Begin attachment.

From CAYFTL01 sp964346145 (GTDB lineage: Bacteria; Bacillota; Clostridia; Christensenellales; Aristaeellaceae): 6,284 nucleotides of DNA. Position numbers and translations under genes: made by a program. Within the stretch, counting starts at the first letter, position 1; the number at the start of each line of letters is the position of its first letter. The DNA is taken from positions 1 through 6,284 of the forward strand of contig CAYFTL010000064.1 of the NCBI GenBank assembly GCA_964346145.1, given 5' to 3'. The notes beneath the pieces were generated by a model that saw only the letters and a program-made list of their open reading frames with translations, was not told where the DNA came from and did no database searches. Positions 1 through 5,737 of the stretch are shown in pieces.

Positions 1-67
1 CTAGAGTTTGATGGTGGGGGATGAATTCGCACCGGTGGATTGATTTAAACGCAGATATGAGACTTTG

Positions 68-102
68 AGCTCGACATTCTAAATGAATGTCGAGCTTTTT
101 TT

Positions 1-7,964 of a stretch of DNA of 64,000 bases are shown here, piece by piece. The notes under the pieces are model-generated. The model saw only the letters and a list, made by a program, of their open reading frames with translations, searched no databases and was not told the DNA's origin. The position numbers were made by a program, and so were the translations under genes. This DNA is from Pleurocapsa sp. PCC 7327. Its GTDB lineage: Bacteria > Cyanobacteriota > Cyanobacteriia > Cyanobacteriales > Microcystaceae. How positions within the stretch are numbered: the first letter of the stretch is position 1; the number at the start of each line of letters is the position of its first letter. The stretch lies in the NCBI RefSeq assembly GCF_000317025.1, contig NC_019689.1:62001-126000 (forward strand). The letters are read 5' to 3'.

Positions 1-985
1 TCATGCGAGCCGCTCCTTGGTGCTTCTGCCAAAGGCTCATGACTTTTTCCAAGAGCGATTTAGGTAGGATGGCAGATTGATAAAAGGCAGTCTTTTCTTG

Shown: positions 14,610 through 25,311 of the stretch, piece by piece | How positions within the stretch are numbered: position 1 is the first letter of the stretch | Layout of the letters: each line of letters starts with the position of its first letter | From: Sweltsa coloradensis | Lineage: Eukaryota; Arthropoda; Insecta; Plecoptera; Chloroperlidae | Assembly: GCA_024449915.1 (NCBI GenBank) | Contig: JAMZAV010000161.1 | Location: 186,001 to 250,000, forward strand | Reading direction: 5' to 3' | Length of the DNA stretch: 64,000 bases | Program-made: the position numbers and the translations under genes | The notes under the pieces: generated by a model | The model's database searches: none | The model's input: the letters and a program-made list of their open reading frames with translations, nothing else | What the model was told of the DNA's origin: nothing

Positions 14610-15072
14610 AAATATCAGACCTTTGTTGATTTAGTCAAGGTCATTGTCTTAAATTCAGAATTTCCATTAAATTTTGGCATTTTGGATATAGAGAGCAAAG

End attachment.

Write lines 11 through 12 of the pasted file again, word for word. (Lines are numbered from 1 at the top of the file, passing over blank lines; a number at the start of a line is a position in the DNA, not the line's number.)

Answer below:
Positions 14610-15072
14610 AAATATCAGACCTTTGTTGATTTAGTCAAGGTCATTGTCTTAAATTCAGAATTTCCATTAAATTTTGGCATTTTGGATATAGAGAGCAAAG